Antigone: A Greek Tragedy
The play Antigone is often thought to be a Greek tragedy because each of the tragic heroes is neither extremely good or bad, their fortunes change from good to bad, their misfortunes do not result from their own wrong doings, and they arouse pity within the audience. Antigone and Creon are the two tragic heroes of this play; however, I believe Creon to be main one.
In the play Antigone there can be seen a struggle between two forces: god’s law verses man’s law. A woman, Antigone, who strongly believed in the god’s law, opposed a king, Creon, who believed in the man’s law. Antigone disobeyed Creon’s law, about burying Polyneices, simply because she felt it to be her duty to the gods. Although both Creon and Antigone suffer greatly in the play, I believe that Creon is the tragic hero.
Creon was a king who made a fatal mistake, he didn’t listen to other people. In the beginning of the play Creon decided not to bury the body of his dead nephew Polyneices. He proclaimed throughout his city that whoever buries Polyneices will be stoned to death. Creon hoped that by making such a threat he would stop any disagreements and would establish peace in Thebes. But Creon was wrong. Antigone, a relative of Creon, decided to bury Polyneices, because she felt that Polyneices’ soul didn’t deserve an eternity of suffering and wondering (Greeks believed that if a person wouldn’t be properly buried his soul would wonder forever and will never be at ease). Unfortunately she was caught while performing the burial for her brother and brought to the king. Creon, even though Antigone was part of his family, sentenced her to death. Creon’s fortune changes here from good to bad; it was good because he was king and everything seemed to be going well until Creon gets lost in his pride, which is when everything takes a toll for the worse.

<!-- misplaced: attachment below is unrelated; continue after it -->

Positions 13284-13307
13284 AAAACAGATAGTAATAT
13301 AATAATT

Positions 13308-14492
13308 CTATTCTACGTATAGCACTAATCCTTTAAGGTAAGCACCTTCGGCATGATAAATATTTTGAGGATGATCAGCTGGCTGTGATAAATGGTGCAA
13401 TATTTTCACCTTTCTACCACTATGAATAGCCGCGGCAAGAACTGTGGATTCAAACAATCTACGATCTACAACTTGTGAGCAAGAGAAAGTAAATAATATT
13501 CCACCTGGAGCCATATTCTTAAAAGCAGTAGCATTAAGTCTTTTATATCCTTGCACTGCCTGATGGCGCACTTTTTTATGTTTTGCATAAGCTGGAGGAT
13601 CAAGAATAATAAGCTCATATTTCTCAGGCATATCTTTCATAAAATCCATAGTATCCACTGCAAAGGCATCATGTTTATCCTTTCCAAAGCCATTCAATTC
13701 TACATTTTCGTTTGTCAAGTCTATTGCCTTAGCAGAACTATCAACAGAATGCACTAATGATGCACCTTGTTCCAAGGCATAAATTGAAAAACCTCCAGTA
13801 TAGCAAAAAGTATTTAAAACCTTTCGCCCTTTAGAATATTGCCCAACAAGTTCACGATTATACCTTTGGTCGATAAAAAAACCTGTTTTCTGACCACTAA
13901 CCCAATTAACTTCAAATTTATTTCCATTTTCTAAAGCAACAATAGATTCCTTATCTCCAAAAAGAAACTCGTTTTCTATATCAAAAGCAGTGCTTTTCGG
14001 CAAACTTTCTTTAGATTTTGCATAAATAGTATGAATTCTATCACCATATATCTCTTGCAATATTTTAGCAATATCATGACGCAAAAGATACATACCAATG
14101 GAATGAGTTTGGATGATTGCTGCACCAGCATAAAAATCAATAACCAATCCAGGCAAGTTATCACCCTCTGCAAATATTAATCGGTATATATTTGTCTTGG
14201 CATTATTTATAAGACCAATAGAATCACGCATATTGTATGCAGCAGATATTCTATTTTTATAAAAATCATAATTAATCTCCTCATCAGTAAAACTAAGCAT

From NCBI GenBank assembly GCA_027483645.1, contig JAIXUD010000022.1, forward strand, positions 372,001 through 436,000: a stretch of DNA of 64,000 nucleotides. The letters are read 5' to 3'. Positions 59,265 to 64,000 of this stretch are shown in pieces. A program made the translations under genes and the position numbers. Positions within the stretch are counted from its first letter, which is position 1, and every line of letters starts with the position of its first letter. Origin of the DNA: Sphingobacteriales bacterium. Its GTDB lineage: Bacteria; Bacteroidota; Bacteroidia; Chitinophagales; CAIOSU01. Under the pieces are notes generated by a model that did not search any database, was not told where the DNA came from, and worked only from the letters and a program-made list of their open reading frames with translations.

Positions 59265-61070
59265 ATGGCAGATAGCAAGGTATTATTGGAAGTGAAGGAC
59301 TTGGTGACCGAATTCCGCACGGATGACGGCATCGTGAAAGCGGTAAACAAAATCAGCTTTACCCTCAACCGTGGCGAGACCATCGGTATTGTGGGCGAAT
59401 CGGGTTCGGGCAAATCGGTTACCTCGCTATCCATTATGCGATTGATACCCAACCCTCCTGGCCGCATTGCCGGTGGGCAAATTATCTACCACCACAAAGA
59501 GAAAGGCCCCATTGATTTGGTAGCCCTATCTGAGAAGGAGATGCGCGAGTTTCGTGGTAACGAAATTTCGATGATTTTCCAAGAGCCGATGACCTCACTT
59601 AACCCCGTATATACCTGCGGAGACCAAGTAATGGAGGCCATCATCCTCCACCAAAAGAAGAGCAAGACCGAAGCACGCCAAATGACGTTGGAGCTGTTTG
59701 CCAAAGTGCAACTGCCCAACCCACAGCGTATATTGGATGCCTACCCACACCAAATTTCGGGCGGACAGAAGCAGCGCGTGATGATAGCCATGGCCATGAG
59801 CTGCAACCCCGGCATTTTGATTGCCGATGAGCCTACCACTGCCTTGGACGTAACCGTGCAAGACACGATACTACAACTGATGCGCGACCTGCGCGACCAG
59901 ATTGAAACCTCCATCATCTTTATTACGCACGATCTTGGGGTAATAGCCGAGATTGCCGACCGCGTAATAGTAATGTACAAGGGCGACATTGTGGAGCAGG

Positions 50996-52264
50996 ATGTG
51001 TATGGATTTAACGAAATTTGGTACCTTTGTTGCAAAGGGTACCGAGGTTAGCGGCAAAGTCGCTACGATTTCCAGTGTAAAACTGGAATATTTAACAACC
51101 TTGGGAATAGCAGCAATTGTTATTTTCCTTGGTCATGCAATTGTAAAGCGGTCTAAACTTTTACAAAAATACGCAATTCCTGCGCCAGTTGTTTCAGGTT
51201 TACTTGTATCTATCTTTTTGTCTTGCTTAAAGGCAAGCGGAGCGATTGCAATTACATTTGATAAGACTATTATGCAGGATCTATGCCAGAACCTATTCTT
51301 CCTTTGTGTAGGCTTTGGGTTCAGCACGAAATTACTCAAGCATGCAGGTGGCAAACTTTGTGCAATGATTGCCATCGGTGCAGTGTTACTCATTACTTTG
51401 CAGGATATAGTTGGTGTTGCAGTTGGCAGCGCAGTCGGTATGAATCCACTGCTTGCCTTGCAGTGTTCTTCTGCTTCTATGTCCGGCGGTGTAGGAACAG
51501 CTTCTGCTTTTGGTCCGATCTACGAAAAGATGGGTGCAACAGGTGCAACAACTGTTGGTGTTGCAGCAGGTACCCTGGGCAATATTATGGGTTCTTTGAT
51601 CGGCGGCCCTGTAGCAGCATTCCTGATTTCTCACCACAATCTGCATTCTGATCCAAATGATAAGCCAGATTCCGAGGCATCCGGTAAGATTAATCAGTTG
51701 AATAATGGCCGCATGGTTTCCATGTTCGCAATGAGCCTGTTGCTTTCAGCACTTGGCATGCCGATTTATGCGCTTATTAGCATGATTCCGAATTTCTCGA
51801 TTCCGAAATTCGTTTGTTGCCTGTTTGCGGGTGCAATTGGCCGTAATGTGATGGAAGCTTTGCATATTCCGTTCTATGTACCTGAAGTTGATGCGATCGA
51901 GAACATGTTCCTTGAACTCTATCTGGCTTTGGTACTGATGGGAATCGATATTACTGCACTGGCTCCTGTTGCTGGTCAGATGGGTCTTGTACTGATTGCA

One of Creon’s main weaknesses was his pride. He always believed that he was right and everyone around him was wrong. When Creon’s son came to him and asked him to listen to other people, Creon only looked at him and said, “...Am I supposed to learn from a boy ?...”. Creon was like a stubborn tree unwilling to bend during the flood. And just like a stubborn tree he paid the price for his pride. Creon felt that if he would allow a woman to go unpunished for disobeying his...